Why The VR Revolution Needs Audio as Much as Graphics

Why The VR Revolution Needs Audio as Much as Graphics

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Even before motion pictures included the sound of dialogue, they included music. From live orchestras to countless inventions until audio could be imprinted on film, everyone involved in entertainment understood the importance of sound to create engagement via drama, tension, humor, and romance.

Nowadays, Star Wars is just as associated with composer John Williams as it is with George Lucas. Video games, like the Red Dead Redemption series, employed countless hours perfecting a host of sounds, from directional commentary to the sound of streams bubbling.

In 2D content, sound rightfully takes an equitable place next to the video. Unfortunately, that has yet to translate to virtual reality, where everyone from the media to developers prioritizes visuals while giving audio less attention. When you read about new headsets, reviewers focus predominantly on the resolution, field of view, refresh rate, or pixel count without much mention of the quality of the speakers which come with the headset, if any.

Virtual reality is just that: a simulation of our reality, which includes sights, sounds, smells, tastes, and touch. While we’re likely years away from identifying virtual ways to create taste and in the early days of touch and smell, a robust visual-auditory experience is well within reach. We just need a greater dedication to audio.

When a developer gets the balance of graphics and audio right, the experience is transformative. For example, Vader Immortal features a training session highlighted in the original Star Wars movie, where an orb darts around and shoots lasers that Luke Skywalker must block with his lightsaber. In this VR experience, the orb can move offscreen, and you can only track it by looking around based on the sound it emits. This spatialization of the orb sound contributes to increased presence in the game and, as a result, improved engagement.

Here are four reasons why VR audio needs to be prioritized:

Expand the universe of what VR can become

With poor or average sound quality, developers lean into highly visual approaches. But think of the realism that could be created if they utilized more subtle sounds to convey an immersive experience, like pebbles skipping across a pond or the roar of thunder in the distance.

VR movies will not be successful without high-quality audio

As discussed above, audio has always been a huge component of the film-going experience. There’s a reason certain movies just have to be seen in theaters: the perfect mix of pristine visuals and massive, all-encompassing audio cues. Bringing that experience to VR and enhancing it so that people will prefer strapping on a headset for a new release over going to the theater heavily depends on audio fidelity.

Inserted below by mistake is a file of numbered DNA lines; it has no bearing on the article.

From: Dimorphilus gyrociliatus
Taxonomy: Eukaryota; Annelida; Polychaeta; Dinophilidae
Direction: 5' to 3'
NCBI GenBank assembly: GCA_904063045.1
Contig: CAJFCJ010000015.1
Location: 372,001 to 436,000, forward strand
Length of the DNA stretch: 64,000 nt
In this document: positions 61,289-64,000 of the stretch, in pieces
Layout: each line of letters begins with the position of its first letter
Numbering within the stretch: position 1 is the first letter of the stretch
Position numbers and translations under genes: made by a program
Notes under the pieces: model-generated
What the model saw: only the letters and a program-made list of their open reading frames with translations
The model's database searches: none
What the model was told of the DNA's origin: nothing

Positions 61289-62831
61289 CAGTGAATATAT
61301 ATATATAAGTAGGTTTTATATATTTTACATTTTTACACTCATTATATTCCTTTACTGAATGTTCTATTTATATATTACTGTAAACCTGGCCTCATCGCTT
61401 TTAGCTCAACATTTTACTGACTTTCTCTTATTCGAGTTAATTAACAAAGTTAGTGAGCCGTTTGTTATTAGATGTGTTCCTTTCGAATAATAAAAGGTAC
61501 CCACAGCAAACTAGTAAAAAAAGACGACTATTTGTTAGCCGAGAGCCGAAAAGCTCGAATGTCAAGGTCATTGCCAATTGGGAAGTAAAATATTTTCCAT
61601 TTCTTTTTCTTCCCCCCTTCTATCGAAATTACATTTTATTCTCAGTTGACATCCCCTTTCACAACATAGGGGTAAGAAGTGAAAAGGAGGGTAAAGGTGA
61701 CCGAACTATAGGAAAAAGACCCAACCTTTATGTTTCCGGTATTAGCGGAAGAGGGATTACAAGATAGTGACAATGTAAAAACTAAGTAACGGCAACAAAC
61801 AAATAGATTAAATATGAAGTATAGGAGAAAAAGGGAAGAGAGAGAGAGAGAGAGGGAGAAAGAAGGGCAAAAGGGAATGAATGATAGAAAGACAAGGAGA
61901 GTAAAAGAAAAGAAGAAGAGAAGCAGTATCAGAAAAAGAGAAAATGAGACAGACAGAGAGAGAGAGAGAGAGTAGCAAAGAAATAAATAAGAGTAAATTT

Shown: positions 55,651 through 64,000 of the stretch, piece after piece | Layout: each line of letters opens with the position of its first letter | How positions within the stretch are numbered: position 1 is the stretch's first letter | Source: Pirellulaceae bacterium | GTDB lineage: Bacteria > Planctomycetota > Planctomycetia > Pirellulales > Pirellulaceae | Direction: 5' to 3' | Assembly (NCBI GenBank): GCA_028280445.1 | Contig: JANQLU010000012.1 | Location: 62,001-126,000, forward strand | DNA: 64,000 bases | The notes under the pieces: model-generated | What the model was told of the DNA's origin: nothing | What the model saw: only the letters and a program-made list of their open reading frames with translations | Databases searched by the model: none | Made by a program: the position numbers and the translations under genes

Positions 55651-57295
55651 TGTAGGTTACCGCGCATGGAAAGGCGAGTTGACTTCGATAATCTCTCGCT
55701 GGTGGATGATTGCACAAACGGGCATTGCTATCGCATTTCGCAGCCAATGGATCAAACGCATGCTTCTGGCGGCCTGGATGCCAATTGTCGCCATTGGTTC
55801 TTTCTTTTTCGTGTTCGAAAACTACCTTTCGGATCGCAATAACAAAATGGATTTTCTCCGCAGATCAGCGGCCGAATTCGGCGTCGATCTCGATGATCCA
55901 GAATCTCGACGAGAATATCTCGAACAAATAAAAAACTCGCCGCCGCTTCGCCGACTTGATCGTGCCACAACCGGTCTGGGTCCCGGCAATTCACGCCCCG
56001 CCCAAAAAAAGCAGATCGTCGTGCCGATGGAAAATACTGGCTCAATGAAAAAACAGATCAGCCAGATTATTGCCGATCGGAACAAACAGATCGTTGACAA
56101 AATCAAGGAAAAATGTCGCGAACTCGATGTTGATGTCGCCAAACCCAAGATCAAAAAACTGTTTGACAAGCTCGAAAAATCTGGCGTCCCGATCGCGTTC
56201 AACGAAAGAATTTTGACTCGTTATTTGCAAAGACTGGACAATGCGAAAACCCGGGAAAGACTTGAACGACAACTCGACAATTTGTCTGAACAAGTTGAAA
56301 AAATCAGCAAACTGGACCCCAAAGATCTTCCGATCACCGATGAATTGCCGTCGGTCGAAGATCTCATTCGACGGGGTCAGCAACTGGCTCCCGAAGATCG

The importance of audio in training and education

VR is not just about games; virtual reality training is gaining popularity in various fields. This will lack engagement, however, without the right dedication to audio. These types of experiences require accurate environmental sounds and spatialized audio sources to enhance the sense of presence and, as a result, improve efficiency and effectiveness in learning new tasks or knowledge. Physicians will need to hear the beeping of alerts from the overhead monitor, auto repairmen will need to hear the subtleties of a working engine to know what needs to be fixed, and emergency responders will need to know where shouts are coming from to know who to help next. They won’t be prepared for the real world if the sound quality is too far removed from reality.

The concert VR experience won’t wait

Bands have known for years that streaming income is not nearly enough. The days of becoming rich by selling millions of albums are long gone. Online concerts are the future, and more savvy bands are leaning into how technology can create virtual concerts, so they can serve more fans. Meta’s Horizon World has a Venues platform where it has and will continue to stream VR concerts. Live music is one perfect example where audio is the primary driver and visuals are secondary. Musicians, especially those incredibly opinionated about audio quality, won’t invest in this medium if audio takes a backseat to the rest of the experience.

There are clear reasons for the VR industry to embrace audio. The good news is that it is not too late for VR developers to follow audio best practices (such as thinking about audio early in the development cycle and using the right spatializer for their project). But ultimately, for the good of the future of VR, all stakeholders must rededicate themselves to placing audio on the same level of importance as visuals.

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Author: Raghu Bathina, CEO and Co-Founder, Conquest VR

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